Article: Tattvārtha-sūtra

Contributed by Nalini Balbir


A Śvetāmbara monk and a bookstand – sthāpanācārya – which symbolises his role and authority as teacher. It holds a scripture in protective cloth. He sits on a low plaform while pupils sit on the floor. Religious beliefs were originally passed on orally

Monk and pupils
Image by Chandu Shah © Chandu Shah

Understanding the meaning of each and every word of the aphorisms is not an easy task and thus the Tattvārtha-sūtra has sparked considerable activity in the form of commentaries. Both Digambara and Śvetāmbara scholar-monks have contributed to this body of work, ranging from simple explanations to, more often, very learned commentaries.

The earliest commentary is called Bhāṣya. According to the Śvetāmbaras, Umāsvātī himself created it, so they call this Bhāṣya svopajña, that is Written by [the author of the text] Himself.

The Digambaras dispute this and consider the Bhāṣya to be much later.

Among the prominent commentaries the Digambaras have written are:

  • the Sarvārthasiddhi, written by Pūjyapāda in the 6th century
  • Akalaṅka's Rājavārttika, composed in the 8th century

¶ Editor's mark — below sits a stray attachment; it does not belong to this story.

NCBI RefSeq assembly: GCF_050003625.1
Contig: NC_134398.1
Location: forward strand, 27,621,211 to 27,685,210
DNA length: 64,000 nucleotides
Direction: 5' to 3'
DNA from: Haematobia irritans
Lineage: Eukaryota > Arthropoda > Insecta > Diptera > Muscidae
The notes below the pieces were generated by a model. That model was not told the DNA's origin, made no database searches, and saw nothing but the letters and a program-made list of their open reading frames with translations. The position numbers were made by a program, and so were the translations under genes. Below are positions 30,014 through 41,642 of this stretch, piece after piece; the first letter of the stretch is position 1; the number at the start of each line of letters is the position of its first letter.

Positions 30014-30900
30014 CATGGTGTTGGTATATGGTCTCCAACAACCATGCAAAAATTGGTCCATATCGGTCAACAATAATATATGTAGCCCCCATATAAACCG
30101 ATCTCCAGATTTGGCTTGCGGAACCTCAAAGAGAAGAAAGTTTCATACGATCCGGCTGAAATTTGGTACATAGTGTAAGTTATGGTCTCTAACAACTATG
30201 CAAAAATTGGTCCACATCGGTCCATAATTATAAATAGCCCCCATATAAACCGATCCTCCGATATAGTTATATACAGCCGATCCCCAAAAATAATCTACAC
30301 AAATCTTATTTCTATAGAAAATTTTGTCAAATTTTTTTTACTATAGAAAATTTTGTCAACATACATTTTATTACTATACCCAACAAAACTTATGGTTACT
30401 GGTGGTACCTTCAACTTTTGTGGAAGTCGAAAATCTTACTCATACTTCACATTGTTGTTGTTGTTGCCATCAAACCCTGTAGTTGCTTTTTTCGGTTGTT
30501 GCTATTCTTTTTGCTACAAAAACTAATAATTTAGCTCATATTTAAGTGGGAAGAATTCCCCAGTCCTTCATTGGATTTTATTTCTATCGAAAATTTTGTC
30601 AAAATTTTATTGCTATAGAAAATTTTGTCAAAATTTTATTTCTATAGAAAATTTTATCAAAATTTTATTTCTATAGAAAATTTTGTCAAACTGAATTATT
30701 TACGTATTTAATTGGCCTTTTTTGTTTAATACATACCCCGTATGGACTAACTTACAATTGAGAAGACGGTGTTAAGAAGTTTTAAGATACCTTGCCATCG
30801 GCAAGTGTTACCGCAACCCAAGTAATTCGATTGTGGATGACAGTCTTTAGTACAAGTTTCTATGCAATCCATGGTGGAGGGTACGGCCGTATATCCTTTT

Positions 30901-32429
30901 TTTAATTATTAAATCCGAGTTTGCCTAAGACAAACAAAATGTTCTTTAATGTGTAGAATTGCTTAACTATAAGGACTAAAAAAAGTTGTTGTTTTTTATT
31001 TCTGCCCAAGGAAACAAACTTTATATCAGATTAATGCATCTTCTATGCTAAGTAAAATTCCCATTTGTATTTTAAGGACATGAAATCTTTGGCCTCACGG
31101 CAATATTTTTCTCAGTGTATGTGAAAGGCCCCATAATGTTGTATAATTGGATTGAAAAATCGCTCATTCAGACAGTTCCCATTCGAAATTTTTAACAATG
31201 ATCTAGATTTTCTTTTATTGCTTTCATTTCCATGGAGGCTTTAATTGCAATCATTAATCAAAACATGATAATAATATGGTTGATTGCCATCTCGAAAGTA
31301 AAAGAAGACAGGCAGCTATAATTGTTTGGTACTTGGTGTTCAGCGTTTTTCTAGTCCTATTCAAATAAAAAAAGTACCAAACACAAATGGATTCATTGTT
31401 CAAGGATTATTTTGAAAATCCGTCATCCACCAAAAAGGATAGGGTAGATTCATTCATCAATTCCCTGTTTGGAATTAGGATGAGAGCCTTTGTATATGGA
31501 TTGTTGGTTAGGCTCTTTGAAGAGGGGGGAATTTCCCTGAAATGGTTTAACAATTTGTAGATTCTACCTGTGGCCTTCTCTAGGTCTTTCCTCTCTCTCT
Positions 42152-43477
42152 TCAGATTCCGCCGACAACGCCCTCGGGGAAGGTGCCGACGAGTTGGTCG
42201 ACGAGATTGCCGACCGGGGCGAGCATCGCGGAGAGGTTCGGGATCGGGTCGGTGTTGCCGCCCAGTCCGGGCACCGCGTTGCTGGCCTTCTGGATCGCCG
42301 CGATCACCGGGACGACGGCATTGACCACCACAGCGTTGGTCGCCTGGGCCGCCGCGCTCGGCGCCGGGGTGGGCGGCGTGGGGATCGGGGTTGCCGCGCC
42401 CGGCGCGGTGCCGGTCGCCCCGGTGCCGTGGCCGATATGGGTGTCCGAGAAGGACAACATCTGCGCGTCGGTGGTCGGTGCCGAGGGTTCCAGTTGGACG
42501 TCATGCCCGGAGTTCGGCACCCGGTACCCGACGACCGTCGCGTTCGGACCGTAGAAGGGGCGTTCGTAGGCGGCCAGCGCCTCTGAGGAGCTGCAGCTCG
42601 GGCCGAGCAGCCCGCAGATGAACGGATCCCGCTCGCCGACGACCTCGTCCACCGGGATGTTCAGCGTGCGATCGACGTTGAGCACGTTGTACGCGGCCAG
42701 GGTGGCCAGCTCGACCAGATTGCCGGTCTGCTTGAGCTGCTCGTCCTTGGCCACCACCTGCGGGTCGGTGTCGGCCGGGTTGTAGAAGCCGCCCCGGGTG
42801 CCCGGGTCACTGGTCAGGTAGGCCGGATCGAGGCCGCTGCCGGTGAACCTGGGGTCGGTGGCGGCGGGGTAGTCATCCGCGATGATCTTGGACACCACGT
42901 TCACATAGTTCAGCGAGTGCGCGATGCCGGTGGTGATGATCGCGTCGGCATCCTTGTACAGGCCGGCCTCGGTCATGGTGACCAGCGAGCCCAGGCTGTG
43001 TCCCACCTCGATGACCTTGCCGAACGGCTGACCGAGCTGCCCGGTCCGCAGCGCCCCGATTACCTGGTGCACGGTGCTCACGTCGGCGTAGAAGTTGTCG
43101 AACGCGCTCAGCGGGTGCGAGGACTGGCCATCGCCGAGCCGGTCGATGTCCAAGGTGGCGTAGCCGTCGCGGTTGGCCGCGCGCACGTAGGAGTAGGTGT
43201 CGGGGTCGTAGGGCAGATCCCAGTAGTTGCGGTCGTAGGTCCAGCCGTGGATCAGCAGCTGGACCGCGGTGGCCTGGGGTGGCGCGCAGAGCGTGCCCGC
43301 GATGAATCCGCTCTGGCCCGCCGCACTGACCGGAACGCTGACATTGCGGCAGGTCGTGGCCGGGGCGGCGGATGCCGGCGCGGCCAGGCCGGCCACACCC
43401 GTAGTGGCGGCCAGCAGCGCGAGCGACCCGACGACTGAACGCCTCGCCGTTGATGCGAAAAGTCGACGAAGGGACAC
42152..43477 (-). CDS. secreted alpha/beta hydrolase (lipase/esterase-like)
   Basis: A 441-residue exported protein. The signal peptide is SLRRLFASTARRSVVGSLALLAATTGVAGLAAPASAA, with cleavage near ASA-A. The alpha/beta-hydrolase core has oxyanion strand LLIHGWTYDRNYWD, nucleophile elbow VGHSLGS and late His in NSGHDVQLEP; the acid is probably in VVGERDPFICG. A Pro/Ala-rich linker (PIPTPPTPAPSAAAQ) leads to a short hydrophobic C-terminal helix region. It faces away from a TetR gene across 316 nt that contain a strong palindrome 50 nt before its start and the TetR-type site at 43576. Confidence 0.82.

• Vidyānanda's 9th-century Ślokavārtika.

Influential Śvetāmbara commentaries include:

Originally in Gujarati, this last work has been translated into English and is extremely valuable in understanding the principles of Jainism.

Translations into Western languages

Nineteenth-century German scholar Hermann Jacobi was a leading Indology scholar. His 1879 establishing of Jainism as a religion distinct from Buddhism and his translations and critical studies of major Jain texts laid the foundations for modern Jain studi

Hermann Jacobi
Image by unknown © unknown

The first translation of the Tattvārtha-sūtra into a Western language was a German edition published in 1906 by Hermann Jacobi, one of the pioneering Western scholars in the field of Jain studies.

There are other significant texts in the Jain faith but several descriptions of Jain philosophy found in various European manuals are based on the Tattvārtha-sūtra because it gives the essence of Jain belief and presents it in a sūtra style. An example is Frauwallner’s 1956 presentation of Jain philosophy in his German-language publication, Geschichte der indischen PhilosophieHistory of Indian Philosophy.

Influence of the Tattvārtha-sūtra

The aphorisms of the Tattvārtha-sūtra are meant to be memorised and the text's short length means that it can be carried around easily. Indeed, the Tattvārtha-sūtra frequently figures in the short collections of prayers and fundamental religious principles which many Jains carry with them. These are similar to Roman Catholic catechisms. Originally handwritten manuscripts, these collections are now available in print.

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